Does Calorie Restriction Prolong Life?

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The benefit of cutting calories has typically been associated with weight loss. But does calorie restriction prolong life, as well?

The answer just might be yes, according to new research. Reducing calorie intake by 15% for two years has the potential to slow the metabolic process that leads to aging, the study found. It can also protect against age-related diseases.

Even just one year of a reduced-calorie diet had its benefits in terms of a reduced metabolic rate. As the rate continued to drop into the second year, participants experienced an overall decrease in oxidative stress, which has been linked with diabetes, cancer, Alzheimer’s disease and more.

“Reducing calorie intake provides health benefits to all people regardless of their current health status, said Leanne M. Redman. She is lead author of the study and an associate professor at Pennington Biomedical Research Center at Louisiana State University.

Previously, studies with animals suggested that restricting calories by as much as 25% can extend life. The new study led by Redman, her colleagues and the National Institute on Aging sought to find out whether the same was true in humans.

How it worked

The research started off with small-scale pilot experiments to address different variables. One example was what kind of calories restriction could participants stuck to, in terms of only diet, only exercise or both. Another focused on what level of restriction would influence aging biomarkers, or biological measurements that differentiate those who live longer from those who live the average life expectancy.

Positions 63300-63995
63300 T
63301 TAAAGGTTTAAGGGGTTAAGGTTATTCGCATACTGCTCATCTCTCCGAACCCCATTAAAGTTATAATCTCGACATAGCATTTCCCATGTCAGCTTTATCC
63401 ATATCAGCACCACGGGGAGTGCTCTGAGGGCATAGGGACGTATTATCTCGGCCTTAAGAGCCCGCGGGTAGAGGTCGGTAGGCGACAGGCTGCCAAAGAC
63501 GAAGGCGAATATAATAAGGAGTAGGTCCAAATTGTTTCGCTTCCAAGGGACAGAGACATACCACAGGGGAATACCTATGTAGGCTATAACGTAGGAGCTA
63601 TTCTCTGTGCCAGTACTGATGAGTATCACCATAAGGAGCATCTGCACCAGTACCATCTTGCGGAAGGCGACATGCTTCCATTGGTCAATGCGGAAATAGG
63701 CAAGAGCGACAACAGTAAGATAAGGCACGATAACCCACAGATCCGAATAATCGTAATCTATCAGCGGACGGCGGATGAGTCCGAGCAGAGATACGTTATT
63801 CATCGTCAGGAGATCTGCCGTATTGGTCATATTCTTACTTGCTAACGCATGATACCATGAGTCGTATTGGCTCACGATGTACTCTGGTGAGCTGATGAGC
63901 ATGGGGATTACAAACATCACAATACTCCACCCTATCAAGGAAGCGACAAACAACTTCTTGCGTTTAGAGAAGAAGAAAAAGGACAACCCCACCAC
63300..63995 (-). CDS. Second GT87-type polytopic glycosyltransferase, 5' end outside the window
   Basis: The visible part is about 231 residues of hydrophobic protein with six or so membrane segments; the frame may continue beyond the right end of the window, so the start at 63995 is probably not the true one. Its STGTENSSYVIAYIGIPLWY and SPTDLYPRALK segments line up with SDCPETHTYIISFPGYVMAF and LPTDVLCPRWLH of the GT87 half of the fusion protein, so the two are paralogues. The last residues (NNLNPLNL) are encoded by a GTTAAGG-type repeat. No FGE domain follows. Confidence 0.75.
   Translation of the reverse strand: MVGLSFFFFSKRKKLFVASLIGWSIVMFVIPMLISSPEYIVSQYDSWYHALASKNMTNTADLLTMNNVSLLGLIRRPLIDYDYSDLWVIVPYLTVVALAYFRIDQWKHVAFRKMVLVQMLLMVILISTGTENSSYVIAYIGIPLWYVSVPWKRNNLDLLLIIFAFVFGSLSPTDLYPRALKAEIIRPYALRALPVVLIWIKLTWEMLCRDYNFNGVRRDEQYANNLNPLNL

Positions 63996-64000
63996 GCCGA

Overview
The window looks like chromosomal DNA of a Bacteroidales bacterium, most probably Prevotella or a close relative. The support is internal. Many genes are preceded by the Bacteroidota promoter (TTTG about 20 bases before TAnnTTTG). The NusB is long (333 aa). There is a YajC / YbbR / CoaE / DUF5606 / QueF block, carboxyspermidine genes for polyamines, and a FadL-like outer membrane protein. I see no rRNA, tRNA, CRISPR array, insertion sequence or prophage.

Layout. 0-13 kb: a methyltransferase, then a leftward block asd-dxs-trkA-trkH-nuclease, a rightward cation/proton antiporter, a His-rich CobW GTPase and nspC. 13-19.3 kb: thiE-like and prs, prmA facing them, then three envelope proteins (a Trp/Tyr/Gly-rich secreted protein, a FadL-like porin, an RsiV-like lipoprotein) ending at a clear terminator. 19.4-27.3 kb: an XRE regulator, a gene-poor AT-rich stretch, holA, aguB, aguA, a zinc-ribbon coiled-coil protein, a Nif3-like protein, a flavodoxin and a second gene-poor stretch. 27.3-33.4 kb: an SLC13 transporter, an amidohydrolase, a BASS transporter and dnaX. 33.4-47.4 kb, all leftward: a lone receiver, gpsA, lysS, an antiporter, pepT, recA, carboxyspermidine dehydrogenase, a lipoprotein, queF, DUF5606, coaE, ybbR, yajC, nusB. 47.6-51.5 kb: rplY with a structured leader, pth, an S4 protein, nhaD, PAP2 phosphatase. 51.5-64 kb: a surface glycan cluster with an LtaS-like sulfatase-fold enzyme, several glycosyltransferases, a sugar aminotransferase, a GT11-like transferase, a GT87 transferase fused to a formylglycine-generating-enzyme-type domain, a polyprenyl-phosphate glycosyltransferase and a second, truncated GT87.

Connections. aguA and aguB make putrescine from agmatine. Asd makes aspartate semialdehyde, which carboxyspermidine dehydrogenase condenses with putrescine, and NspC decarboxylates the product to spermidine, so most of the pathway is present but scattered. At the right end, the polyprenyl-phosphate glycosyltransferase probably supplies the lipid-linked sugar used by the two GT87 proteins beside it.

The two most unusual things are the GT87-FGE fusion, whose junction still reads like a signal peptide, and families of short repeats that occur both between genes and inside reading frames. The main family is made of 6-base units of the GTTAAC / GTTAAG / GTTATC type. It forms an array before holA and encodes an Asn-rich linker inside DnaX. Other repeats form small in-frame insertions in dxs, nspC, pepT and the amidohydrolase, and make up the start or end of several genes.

From there, three universities – Pennington in Baton Rouge, Washington University in St. Louis and Tufts University in Boston – conducted alrger studies. Redman and her team at Pennington reduced participants’ calories by 25% through diet alone. Reduction in calories for each participant was estimated based on weight loss rather than calculating daily calories.

With this method, participants achieved 15% actual calorie restriction over the two years. As a result, the participants lost an average of 20 pounds by the end of the first year, and maintained this weight loss in the second year. This, in turn, meant metabolic rates slowed, at which point the body becomes more efficient in using fuel to produce energy.

“It’s important because every time we generate energy in the body, we generate byproducts,” Redman said. Byproducts that stem from normal metabolism accumulate in the body and damage cells and organs over time. And this damage is what leads to a shorter lifespan.

What it means

So is it true – does calorie restriction prolong life?

There’s certainly a correlation between limiting calories and living longer, as the research notes. But exactly how calories restriction prevents aging requires further research.

In the future, Redman would like to reassess the participants of this study to determine whether they’ve maintained their weight loss. She would also like to observe long-term results of restricted calorie intake.

In the end, cutting calories isn’t the only factor in longevity.

“What’s important is they’re living longer and free of disease,” Redman said.